Companies will also be monitored by Ofcom, which expects the new rules to help lower the
overall number of complaints it receives.

Ernest Doku, communications expert at uSwitch.com, said: “Consumers have the right to own a telephone in their home without being too scared to pick it up when it rings. Silent calls have brought unjustifiable inconvenience, distress and even fear to consumers’ lives for far too long. This marks the return of privacy to people’s homes.

“We believe that the new rules will go a significant way towards stamping out this appalling practice that gives the call centre industry such a bad name. Unlike some regulations, this is not just an empty threat. The £2 million penalty that Ofcom is imposing on anyone that breaks the rules should be enough to force many companies to change their practice. This cannot happen soon enough.”

Last September, Parliament approved an increase in the maximum financial penalty available to Ofcom to use to combat silent and abandoned calls, from £50,000 to £2 million. Ofcom intends to use the full extent of the new financial penalty if appropriate.

Ed Richards, Ofcom Chief Executive, said: “Silent and abandoned calls can cause significant consumer harm. Ofcom has given sufficient warnings to companies about silent calls and is ready to take appropriate action against those companies who continue to break the rules.”

Companies that have fallen foul of the laws in the past include Abbey National, which was slappes with a £30,000 fine, Toucan which had to shell out £32,500 and Carphone Warehouse, which got a £35,000 fine.

Barclaycard's automated calls frustrate and annoy

Barclaycard’s “bullying” automated calling systems have angered and frustrated some of our readers.

And as well as being annoying they could also be breaching Ofcom’s 2003 Regulations on Silent or Abandoned calls, which also cover automated messages.

The sorry story began when a reader’s direct debit for his monthly Barclaycard payment failed. He wasn’t aware of the failure so when he received an automated call from the company informing him of this and asking him to follow the steps and pay it,  he was surprised. He told us he hung up so he could speak to his bank to find out why the direct debit hadn’t gone through. However, he didn’t get a chance to do this until the next day, by which time Barclaycard had called his mobile eight times with the same message, and also overtaken his landline.

Another reader tells us she was “bullied” by the company from 8am in the morning until 9pm for a week on her landline as she refused to pay using the automated system.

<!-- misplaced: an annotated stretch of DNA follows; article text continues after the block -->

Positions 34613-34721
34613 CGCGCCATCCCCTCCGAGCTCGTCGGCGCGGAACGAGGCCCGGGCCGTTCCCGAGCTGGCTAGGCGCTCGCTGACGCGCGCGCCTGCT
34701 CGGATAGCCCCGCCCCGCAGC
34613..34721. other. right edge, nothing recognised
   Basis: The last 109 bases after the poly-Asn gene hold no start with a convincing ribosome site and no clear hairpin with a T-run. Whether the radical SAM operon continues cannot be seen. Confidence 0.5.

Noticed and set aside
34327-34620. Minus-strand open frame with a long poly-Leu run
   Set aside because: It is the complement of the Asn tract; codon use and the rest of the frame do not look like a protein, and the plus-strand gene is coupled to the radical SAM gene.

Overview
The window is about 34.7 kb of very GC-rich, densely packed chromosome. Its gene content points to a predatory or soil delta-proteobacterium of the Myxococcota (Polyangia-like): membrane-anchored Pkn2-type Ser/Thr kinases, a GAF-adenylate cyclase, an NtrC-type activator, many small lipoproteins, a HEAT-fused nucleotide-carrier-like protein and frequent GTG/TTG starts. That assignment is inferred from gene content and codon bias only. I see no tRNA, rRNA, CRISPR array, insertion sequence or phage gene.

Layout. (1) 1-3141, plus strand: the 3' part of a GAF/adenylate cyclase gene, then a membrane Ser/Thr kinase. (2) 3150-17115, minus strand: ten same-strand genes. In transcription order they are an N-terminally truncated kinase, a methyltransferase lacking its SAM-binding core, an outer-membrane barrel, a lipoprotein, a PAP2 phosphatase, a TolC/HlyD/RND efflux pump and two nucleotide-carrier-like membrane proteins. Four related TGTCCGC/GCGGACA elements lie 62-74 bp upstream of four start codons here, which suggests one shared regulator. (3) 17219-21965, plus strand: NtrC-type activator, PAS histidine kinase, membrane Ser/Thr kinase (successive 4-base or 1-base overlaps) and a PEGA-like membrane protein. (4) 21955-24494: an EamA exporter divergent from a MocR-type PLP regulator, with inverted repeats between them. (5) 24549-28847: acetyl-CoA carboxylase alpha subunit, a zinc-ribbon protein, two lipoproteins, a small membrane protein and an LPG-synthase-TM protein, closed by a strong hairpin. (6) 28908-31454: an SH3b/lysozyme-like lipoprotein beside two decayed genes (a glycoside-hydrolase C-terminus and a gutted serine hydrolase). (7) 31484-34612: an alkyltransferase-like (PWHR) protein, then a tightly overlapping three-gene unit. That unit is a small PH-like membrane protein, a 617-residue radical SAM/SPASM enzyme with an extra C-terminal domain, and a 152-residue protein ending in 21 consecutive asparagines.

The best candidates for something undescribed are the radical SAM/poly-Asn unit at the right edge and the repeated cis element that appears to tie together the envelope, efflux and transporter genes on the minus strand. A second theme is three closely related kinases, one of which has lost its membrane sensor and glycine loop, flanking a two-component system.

We contacted Ofcom to get the lowdown on the issue and to find out what could be done.
A representative for the watchdog told us: “Ofcom believes that the persistent use of automated calling systems to transmit recorded messages that are not marketing messages within the meaning of the 2003 Regulations or to make silent or abandoned calls or fax-scanning calls may be persistent misuse within the meaning of section 128.”

However it seems Barclaycard, may have half a leg to stand on.

“Some uses of automated calling systems are beneficial, either to the general public or to the individual recipient. An obvious example of a public benefit would be where emergency authorities transmit a recorded hazard warning to subscribers within a defined geographical area.

“More limited cases, where the benefit is restricted to the individual, are the application of Interactive Voice Messaging (‘IVM’) technology to activate credit cards, check abnormal credit card use, arrange deliveries or remind for payments and appointments.

“Ofcom will consider each case on its own merits in terms of assessing whether misuse has occurred in the context of section 128(5) of the Act,” she continued

She also advised people who have fallen victim to the constant calling to contact Ofcom through the website, or on  020 7981 3040 particularly if they have the Caller Line Identification.

We put our reader’s woes to Barclaycard, which told us: “We use the system to contact customers in situations where we may need to contact customers such as when we have spotted a suspicious transaction on an account or where we are reminding customers about their payments.  

“It is not our intention to inconvenience customers by using this system and we would like to apologise if this has been the case.”